Procter & Gamble's (NYSE:PG) dividend has grown by a healthy 7.5% CAGR since 2011. The most recent dividend hike in April 2014 came in at 7.0%. Given that PG is a typical blue-chip dividend stock, its future dividend trend would be essential for an investment decision. In this article, I will provide readers some perspectives on the company's future cash flows and dividends.
I have performed free cash flow projections to gauge the company's capacity for dividend growth. Given PG's fairly steady operating cash flow margin in the past 3 years, my analysis was based on consensus revenue estimates, which predict the top line to grow by 3.4% CAGR from $84.1B in fiscal 2014 to $90.0B in fiscal 2016. I assumed a 16.5% operating cash flow margin for fiscal 2014, which is consistent with its 3-year historical average. As consensus view expects about 100 bps EBITDA margin expansion from fiscal 2013 to fiscal 2016, I assumed the cash margin to rise by 50 bps from fiscal 2014 to 2016, which is more conservative than the market's view. For capital expenditure, I used consensus estimate of $3.8B for fiscal 2014 and assumed the figure to reach $4.0B by fiscal 2016. Based on the somewhat conservative assumptions, free cash flow was projected to grow by 5.8% CAGR from $10.1B in fiscal 2014 to $11.3B in fiscal 2016 (see chart below).
Based on fiscal annual dividend of $2.45 per share for 2014 and my share count estimate (discussed later), PG is expected to spend about $6.7B on the common dividend in fiscal 2014. This would suggest the free cash flow dividend payout ratio will increase from 58% in fiscal 2013 to 66% in fiscal 2016. Assuming dividend spending to grow by 6% per annum in fiscal 2015 and 2016, the figure would reach $7.5B by fiscal 2016, while the free cash flow payout would remain steady thanks to my 5.8% free cash flow CAGR forecast. In this case, the company will have $3.4B-$3.8B excess free cash flow in each year that can be used to fund share buybacks (see chart above).
For share repurchase, I incorporated a scenario that PG will spend $6B in fiscal 2014 (in line with management's guidance of $5B-$7B) and use 90% of the excess free cash flow in fiscal 2015 and 2016. This is a somewhat conservative scenario, as I believe management will likely spend more than the excess free cash flow in fiscal 2015 and 2016 on share buybacks given their commitment to returning capital, and the extra funding will come from exiting cash or additional debt borrowings. Based on an average buyback price assumption of $80 for fiscal 2014 and 7.5% growth rate in the following 2 fiscal years, I estimated that average share count will drop below 2.70M by fiscal 2016. Hence, the dividend per share was projected to grow by 7.1% CAGR from $2.45 in fiscal 2014 to $2.81 in fiscal 2016. Comparing with consensus EPS estimates, my dividend forecasts imply that earnings dividend payout ratio will decrease slightly from 58% in fiscal 2014 to 57% in fiscal 2016 (see chart below).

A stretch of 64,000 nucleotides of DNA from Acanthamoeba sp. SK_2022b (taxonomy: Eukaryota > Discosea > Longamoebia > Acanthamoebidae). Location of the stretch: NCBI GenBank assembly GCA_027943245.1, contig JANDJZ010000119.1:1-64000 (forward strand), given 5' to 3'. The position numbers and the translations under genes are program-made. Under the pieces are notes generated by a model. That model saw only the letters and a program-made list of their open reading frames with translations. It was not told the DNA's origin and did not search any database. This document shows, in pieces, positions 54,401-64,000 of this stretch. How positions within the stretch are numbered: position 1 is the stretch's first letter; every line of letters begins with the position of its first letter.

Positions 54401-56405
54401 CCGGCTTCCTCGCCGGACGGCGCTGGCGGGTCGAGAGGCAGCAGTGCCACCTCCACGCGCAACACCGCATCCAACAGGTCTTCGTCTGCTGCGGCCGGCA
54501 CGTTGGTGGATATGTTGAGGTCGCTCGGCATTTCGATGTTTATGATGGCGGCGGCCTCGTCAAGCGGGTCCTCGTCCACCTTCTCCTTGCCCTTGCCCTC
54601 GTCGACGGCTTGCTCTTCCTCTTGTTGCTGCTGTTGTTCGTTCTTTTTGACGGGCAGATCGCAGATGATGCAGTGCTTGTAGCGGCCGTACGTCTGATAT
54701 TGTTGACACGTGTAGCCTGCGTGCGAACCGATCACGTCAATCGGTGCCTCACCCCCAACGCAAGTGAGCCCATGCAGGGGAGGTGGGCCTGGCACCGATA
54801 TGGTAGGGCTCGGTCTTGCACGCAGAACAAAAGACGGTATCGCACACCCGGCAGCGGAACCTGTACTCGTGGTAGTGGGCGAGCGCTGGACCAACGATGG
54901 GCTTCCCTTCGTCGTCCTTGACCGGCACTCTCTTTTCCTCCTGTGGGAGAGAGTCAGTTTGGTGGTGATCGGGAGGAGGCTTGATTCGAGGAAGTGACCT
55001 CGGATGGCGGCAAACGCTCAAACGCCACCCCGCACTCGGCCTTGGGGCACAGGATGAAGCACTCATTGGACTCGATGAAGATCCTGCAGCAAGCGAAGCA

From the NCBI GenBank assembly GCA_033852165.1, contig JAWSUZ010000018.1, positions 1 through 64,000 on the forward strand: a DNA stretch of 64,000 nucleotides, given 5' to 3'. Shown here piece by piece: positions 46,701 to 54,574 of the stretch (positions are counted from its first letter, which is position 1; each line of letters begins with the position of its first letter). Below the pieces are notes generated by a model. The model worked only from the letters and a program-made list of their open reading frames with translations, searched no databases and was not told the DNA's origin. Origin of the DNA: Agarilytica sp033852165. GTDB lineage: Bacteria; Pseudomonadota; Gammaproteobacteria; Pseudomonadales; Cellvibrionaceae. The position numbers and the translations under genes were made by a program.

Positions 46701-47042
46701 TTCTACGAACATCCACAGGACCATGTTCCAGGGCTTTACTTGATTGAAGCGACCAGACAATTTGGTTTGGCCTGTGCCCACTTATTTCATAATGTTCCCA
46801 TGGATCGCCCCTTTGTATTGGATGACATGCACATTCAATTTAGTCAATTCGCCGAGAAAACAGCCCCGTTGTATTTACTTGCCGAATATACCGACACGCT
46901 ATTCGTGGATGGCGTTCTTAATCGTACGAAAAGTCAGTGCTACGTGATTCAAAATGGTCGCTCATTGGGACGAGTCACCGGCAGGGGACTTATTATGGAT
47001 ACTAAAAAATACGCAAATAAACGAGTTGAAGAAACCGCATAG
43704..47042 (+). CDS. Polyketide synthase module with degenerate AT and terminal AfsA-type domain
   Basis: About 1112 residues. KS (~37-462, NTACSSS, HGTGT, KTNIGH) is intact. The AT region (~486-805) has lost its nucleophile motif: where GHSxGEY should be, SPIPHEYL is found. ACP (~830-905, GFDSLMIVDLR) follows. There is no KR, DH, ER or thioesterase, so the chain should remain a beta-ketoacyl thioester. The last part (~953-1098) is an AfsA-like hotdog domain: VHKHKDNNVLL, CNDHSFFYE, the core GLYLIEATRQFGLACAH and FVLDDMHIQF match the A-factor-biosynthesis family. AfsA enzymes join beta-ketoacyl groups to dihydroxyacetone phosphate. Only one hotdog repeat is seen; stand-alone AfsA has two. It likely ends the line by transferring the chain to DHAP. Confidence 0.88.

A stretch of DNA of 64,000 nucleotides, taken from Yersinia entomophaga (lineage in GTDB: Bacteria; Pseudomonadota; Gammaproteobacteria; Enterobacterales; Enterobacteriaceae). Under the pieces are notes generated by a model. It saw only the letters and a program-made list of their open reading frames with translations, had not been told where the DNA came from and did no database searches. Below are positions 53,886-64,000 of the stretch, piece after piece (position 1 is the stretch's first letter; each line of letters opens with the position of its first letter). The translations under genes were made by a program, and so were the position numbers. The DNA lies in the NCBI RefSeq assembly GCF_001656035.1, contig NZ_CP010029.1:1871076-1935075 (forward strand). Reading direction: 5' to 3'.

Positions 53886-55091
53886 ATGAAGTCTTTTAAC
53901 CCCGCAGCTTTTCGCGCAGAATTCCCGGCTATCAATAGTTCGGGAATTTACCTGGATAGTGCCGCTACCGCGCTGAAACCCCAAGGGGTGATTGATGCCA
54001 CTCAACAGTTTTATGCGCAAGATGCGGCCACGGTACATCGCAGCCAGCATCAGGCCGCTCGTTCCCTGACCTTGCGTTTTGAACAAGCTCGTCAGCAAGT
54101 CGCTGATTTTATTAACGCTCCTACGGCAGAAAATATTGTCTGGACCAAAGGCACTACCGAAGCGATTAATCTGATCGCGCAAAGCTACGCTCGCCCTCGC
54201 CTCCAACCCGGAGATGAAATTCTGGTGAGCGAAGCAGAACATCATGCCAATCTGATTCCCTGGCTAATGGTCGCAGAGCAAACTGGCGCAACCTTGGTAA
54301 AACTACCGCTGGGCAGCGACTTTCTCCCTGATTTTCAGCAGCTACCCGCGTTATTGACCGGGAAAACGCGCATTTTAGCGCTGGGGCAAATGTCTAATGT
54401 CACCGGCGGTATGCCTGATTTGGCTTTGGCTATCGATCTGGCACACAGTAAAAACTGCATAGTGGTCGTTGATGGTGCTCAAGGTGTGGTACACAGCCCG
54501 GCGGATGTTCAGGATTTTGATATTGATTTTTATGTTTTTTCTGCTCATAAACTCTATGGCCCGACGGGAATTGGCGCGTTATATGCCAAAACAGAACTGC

Given that 1) both my projected free cash flow and earnings payout ratios are stable over the forecast period; 2) the company's consensus long-term EPS growth estimate of 8.4% is above my dividend per share growth forecast; and 3) some conservative assumptions were incorporated in the analysis, I believe PG can comfortably sustain a 7% dividend per share CAGR at least over the next few years.
The chart below shows a quarterly breakdown (on a calendar year basis) of my fiscal annual dividend per share forecasts. From now to fiscal 2016, I expect 2 dividend hikes in Q2 2015 and Q2 2016 (on a calendar year basis) at about 7%. The quarterly dividend may reach $0.74 by Q2 2016, which implies a yield on cost of 3.7% based on the current share price of ~$80. It is noted that PG's dividend yield has rarely reached this level in the past, indicating a solid margin of safety.
Based on current annualized dividend (forward basis) of $2.58 and 9% cost of equity, the Gordon Growth Dividend Discount Model suggests that the current price of ~$80 has priced in a dividend growth rate of less than 6%. Hence, from an income perspective, PG is worth considering (see chart below).
All charts are created by the author, and historical data used in the article and the charts is sourced from S&P Capital IQ, unless otherwise specified.
Disclosure: The author is long PG. The author wrote this article themselves, and it expresses their own opinions. The author is not receiving compensation for it (other than from Seeking Alpha). The author has no business relationship with any company whose stock is mentioned in this article.